par Ioffe, Dennis ;White, Frederick
Référence Journal of european studies, 44, 3, page (263-280)
Publication Publié, 2014-09
Article révisé par les pairs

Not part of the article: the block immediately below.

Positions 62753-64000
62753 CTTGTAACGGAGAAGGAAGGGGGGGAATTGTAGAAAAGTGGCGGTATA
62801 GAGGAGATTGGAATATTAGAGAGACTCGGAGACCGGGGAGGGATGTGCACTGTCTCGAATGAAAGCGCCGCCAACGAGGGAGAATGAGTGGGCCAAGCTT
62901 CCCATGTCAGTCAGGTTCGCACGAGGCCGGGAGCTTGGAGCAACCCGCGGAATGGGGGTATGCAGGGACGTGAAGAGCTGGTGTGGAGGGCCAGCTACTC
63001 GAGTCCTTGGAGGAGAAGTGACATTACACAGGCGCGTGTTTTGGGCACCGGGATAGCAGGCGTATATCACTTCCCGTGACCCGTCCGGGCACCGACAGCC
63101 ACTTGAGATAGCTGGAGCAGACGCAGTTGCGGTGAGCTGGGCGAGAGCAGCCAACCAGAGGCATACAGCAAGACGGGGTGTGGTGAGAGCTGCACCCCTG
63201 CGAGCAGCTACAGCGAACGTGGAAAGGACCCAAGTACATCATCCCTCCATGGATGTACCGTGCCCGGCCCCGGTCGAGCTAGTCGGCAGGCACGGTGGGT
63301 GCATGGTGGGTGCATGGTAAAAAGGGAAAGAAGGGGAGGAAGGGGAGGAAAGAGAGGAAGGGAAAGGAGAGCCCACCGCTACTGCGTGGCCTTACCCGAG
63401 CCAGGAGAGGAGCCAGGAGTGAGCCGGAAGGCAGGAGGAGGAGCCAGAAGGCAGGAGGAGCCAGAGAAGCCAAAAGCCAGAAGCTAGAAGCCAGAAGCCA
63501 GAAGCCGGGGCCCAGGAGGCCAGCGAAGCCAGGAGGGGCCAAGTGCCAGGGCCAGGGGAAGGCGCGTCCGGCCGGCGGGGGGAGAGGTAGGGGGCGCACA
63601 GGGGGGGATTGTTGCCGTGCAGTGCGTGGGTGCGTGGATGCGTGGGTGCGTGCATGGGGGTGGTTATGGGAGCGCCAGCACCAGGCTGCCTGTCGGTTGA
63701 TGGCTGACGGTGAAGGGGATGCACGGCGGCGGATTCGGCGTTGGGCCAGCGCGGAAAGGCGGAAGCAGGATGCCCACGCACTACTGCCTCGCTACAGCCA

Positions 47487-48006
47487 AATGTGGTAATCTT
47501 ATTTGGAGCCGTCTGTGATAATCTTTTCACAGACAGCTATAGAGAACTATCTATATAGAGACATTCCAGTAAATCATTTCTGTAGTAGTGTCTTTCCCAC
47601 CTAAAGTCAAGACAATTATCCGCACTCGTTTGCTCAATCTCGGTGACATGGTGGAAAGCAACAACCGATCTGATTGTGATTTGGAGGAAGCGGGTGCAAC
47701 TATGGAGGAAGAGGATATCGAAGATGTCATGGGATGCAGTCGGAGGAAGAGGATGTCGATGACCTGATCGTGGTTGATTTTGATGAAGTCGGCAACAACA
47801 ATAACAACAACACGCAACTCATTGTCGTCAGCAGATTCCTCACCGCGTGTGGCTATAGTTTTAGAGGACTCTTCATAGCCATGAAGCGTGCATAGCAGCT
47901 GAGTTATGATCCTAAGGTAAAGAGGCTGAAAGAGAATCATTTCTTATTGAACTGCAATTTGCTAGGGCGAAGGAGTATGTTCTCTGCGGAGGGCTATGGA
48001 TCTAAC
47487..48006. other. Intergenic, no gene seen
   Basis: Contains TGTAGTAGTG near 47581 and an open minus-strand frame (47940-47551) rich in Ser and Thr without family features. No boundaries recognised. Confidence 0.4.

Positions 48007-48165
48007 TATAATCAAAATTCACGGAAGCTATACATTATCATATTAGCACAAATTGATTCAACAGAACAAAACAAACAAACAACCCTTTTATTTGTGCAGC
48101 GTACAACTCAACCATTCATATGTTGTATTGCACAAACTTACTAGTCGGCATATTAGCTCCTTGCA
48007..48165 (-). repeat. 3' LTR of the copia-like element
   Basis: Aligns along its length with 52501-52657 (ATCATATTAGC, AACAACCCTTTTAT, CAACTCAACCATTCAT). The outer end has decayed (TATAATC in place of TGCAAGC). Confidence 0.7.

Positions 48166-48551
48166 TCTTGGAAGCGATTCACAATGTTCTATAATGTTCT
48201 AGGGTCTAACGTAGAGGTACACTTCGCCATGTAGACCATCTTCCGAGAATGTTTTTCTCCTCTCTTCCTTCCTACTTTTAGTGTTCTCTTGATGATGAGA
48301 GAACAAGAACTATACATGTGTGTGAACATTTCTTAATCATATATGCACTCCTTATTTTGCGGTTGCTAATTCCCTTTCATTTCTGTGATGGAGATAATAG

Résumé : Using the lens of cultural analysis, this study examines Pavel Lungin’s Taxi Blues as one of the characteristic examples of perestroika cinema. The homosocial theme of the movie is explored in much detail, while using the available historical and comparative materials taken from Russian and Western cultural history. Taxi Blues traces the development of a relationship between a musician and a taxi driver during Russia’s perestroika period. The taxi driver ‘saves’ the musician from alcohol dependency, imprisonment, financial ruin and self-destruction, only to be forgotten once the musician achieves fame abroad. Their relationship demonstrates a reversal of fortune in which economic and social status is conflated with sexual identity. As such, the homosocial relationship of the two men is disrupted when their personal fortunes are reversed by the collapse of the Soviet Union. The sexual overtones in the relationship implicitly evoke various cultural stereotypes (degenerate sexual behaviour, Jewish effeminacy) as well as inherent power dynamics (master and slave, teacher and pupil) to engage the explicit issues of social and economic status in a society that has been turned inside out by perestroika.